At that moment, he heard a very familiar noise as a ship ripped its way through the space-time continuum. As soon as he had registered the sound, the being knew this was the end. It was time to give up. No more chances.

As his form shrunk back down, he watched the ever growing universe, sighing as he recalled everything that would happen, had happened, within it.

The TARDIS shuddered sharply and the large doors swung open.

Although he saw nothing, the Doctor sensed something entering the TARDIS, a presence so vivid yet completely intangible, a feeling that chilled his bones and started his hearts beating even faster than normal. He turned to face the doors, and the new presence inside the ship. A golden mist of energy appeared to float in to the machine, before coming together, forming a humanoid shape. The Doctor quickly noted the figure's odd appearance. He wore an old beaten blue jacket, with beige patches on the elbows. Long black hair flopped down his face, almost covering his eyes, and around his neck was a dark green bow tie.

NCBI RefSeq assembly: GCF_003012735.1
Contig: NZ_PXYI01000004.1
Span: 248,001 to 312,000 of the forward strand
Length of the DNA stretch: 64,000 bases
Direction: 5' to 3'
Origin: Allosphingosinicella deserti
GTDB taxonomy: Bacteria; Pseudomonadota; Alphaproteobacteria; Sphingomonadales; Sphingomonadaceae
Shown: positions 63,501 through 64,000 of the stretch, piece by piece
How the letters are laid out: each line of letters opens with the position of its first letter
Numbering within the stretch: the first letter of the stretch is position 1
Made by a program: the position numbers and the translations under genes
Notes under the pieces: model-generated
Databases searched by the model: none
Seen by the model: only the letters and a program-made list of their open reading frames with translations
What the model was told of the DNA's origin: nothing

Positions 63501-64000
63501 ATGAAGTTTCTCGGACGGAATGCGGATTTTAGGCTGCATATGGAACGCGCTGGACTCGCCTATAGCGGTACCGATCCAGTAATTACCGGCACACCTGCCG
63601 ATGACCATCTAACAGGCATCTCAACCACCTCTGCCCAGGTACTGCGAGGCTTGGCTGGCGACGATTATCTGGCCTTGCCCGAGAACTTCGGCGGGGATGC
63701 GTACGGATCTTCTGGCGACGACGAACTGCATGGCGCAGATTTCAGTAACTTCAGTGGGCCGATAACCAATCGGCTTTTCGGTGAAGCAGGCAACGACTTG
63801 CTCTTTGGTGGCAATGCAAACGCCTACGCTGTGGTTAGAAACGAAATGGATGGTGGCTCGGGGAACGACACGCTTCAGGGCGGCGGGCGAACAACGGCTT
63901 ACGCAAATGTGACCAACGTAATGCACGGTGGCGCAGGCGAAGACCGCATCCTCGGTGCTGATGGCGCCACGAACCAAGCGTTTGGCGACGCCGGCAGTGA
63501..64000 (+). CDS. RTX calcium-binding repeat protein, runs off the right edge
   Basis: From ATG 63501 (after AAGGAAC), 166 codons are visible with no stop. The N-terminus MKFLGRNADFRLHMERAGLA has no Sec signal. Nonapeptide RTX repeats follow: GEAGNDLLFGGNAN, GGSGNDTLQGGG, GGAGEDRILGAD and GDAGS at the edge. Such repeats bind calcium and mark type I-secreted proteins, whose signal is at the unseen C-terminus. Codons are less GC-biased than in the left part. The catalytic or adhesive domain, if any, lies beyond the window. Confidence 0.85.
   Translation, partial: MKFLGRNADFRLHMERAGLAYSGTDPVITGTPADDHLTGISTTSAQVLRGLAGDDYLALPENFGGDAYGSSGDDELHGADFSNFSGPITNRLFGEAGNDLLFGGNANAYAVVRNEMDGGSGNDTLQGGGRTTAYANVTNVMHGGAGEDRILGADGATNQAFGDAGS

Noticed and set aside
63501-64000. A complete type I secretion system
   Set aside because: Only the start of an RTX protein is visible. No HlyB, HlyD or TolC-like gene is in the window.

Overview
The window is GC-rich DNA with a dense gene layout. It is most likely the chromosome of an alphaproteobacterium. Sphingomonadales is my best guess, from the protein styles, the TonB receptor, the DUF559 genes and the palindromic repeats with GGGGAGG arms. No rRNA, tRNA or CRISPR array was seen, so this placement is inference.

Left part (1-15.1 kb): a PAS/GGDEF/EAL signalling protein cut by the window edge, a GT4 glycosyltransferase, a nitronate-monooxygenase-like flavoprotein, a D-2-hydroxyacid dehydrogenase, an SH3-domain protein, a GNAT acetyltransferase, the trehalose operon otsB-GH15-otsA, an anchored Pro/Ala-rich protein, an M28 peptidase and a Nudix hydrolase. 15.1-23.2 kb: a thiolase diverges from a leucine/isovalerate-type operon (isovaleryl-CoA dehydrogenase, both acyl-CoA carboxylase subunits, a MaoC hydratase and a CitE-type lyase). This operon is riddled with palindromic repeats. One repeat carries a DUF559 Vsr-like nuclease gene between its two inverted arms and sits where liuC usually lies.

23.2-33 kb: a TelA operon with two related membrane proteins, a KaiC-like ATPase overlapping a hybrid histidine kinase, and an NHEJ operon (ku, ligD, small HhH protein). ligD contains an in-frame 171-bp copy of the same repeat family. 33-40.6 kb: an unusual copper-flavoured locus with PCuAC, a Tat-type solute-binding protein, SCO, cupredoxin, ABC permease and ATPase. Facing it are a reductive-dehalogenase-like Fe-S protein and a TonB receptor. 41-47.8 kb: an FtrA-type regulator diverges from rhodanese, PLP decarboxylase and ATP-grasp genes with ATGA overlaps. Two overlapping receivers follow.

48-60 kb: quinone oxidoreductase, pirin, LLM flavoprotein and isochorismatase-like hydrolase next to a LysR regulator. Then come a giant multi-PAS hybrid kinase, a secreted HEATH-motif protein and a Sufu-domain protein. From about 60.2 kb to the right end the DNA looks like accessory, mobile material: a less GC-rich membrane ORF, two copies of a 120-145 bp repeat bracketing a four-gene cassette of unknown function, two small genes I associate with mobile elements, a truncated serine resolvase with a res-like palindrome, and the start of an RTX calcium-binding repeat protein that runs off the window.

"You look so old, Doctor." The voice was cold and emotionless, almost muted yet filled the console room. "For one so young."

"And you look rather ridiculous." The Time Lord replied. "For one with the cheek to force himself in to my ship."

"You'll appreciate the look one day Doctor," the voice replied. "Right now, I get it, it looks foolish, but one day." He fondled his bow tie. "One day, you'll say this is 'cool'."